7. No jerks allowed. Implement a no jerk policy. Draft and develop and keep high character people. Team chemistry is vital to success. Make sure the best and highest paid players are coachable, show respect to the system, want to be in the city, love to welcome new, young players to the team, have respect for the fan base, show joy in their occupation, get the system, believe in the coaches, have fun in practice, and want to be gym rats. Dump [players who become distractions as soon as an opportunity presents itself]. Life is too short to drink bad wine.

8. Add veterans to the team via shorter term deals as free agents. Signing long-term, expensive deals for vets is very risky. We try to add vets to the mix for two year or three year deals. They fill in around our young core. They are very important for leadership, but they must complement the young core (NOT try to overtake them or be paid more than them). Identify and protect the core. Add veterans to complement them, not visa versa.

9. Measure and improve. Have shared metrics--know what the progress is--and where it ranks on the timeline-- be honest in all appraisals; don't be afraid to trade young assets for other draft picks to build back end backlog-- know the aging of contracts-- protect "optionality" to make trades at deadlines or in off season; never get in cap jail. Having dry powder is very important to make needed moves.

10. Never settle--never rest--keep on improving. Around the edges to the plan, have monthly, quarterly and annual check ups. Refresh the plan when needed but for the right reasons-- "how are we doing against our metrics of success and where are we on our path to a championship." Never listen to bloggers, media, so called experts--to thine own self be true. Enjoy the ride.

Last June, Ted and his partners (who include Sheila Johnson, the Mystics' managing partner  completed a purchase of about 56% of the Washington Wizards and the Verizon Center (Ted's group previously owned about 44% of the NBA team and the building), and given how bad the Wizards have been last few seasons, they are in the middle of rebuilding them in a way similar to the Capitals.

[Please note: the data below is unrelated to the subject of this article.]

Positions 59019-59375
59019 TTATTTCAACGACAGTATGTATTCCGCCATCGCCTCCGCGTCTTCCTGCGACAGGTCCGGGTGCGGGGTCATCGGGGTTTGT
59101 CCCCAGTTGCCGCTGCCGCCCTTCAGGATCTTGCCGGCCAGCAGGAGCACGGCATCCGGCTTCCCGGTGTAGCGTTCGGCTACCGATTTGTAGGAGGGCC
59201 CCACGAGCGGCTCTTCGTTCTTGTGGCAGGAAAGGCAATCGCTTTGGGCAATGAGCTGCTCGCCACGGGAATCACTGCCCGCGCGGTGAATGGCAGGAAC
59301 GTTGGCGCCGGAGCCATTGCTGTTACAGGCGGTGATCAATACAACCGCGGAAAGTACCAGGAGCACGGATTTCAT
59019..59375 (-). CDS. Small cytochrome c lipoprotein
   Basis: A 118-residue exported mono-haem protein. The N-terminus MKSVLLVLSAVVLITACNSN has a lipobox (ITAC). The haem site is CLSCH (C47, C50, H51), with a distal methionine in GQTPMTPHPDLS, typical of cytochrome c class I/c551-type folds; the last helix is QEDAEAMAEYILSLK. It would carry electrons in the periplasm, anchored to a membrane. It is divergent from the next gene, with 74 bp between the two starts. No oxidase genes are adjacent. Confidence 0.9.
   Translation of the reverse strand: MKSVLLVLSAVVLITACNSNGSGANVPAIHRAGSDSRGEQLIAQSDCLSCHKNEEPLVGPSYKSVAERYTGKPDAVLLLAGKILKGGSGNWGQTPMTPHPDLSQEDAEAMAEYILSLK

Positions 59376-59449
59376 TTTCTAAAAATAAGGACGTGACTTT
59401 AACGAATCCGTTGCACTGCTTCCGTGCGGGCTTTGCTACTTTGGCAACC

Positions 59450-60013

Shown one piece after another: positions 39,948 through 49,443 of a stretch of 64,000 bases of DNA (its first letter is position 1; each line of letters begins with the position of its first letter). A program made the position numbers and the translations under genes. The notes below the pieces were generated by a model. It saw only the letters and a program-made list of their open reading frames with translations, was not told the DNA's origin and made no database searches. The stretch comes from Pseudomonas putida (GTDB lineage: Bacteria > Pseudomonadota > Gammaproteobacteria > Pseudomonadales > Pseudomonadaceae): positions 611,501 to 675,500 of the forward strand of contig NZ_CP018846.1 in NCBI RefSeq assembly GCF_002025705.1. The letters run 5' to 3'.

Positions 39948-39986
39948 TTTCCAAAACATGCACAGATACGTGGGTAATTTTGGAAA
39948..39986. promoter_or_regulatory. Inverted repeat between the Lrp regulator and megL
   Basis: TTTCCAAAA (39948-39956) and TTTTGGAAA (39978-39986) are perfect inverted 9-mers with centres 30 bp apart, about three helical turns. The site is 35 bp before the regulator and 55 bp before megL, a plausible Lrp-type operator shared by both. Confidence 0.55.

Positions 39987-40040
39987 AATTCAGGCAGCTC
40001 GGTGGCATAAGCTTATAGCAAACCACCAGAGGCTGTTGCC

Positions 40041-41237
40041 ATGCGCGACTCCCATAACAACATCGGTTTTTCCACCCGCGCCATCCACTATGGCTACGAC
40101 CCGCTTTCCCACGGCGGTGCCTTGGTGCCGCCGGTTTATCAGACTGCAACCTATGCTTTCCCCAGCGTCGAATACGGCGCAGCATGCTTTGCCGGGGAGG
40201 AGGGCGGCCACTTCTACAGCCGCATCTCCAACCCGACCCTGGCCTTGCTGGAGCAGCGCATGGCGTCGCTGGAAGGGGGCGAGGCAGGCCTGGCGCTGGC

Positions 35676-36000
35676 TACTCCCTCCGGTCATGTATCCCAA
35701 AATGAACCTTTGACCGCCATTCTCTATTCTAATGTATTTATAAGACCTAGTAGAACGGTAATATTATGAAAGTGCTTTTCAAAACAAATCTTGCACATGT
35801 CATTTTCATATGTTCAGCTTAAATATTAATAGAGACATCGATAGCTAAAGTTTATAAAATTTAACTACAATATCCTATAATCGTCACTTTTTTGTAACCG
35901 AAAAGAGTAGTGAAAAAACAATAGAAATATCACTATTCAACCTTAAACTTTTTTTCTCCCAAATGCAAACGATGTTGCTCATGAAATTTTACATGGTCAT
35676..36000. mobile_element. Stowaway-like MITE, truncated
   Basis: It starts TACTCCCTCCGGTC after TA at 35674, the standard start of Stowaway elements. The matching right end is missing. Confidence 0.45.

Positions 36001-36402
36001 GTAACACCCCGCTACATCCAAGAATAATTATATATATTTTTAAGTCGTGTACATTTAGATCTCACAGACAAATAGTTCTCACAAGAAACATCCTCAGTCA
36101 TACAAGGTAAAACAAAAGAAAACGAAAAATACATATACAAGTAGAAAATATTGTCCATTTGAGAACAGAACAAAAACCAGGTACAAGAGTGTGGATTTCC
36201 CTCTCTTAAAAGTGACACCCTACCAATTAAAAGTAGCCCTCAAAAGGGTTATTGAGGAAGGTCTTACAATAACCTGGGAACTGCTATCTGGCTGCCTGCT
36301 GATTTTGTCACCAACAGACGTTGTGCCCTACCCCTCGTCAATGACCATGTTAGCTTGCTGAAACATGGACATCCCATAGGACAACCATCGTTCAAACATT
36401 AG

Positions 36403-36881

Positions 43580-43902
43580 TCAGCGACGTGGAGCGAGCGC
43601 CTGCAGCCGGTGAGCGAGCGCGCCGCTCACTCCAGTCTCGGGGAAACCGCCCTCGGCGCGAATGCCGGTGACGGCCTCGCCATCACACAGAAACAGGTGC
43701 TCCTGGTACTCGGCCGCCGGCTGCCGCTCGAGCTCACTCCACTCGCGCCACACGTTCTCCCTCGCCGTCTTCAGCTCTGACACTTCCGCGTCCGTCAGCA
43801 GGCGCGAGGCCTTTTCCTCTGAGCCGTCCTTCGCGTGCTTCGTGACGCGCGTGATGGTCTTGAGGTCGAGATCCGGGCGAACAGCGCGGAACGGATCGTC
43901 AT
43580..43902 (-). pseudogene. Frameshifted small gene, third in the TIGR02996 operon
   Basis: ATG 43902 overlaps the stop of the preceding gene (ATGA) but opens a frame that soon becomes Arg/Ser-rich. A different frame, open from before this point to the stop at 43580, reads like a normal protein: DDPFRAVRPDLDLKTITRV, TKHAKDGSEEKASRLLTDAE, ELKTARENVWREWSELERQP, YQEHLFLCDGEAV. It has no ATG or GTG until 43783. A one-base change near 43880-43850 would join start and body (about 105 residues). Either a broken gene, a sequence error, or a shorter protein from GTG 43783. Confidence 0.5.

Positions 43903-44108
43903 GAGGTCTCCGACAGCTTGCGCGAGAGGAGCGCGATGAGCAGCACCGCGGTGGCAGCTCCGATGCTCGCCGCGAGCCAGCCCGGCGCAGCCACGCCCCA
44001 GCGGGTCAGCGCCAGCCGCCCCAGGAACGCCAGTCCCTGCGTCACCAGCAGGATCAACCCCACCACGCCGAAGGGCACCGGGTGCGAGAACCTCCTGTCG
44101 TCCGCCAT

As most WNBA fans know by now, the Washington Mystics did not retain their general manager Angela Taylor, and their head coach Julie Plank for the 2011 season, despite being the 2010 Eastern Conference Regular Season champions, which is equivalent to a Division Title in the NBA.  Sheila Johnson called this a cost cutting move to "keep the franchise alive," but it sounds absurd when ownership is made of many wealthy partners and after all, they just completed the purchase of an NBA team, AND the building they play in, not to mention that they added new partners.  The Mystics later traded away Lindsey Harding on Draft Day and Katie Smith earlier today, which I believe may be partly because of the front office changes though they will never say that publicly.  

While it is easy to say that the Mystics got the bottom end of the stick of these trades (which I find easy to do myself), this is still a Ted Leonsis owned team, and I wouldn't think that the Mystics would use a completely different plan to build a winning team as compared with what the Capitals and the Wizards are doing, even if Sheila Johnson is the primary decision maker as opposed to Ted.  After comparing their moves against the plan Ted outlined, I believe they are following most of these ten points given their circumstances, with the exception of points 2 and 6, which would likely be addressed as the season comes around.  There are some typos in it, since I was just checking off against the steps at the time and evaluating the moves of the past several months on the fly.

I think the general concepts laid out in this plan are applicable not only for the pro teams in Washington, but I think they can be applicable to any professional sports franchise, including the other 11 teams in the WNBA not named the Washington Mystics.  Do you guys think this plan to rebuild or to go for it all (the plan deals with both) is truly applicable?  Also, how do you feel other WNBA teams have done this offseason when their moves and strategies are checked off against Ted's plan?  (You can include the past several seasons)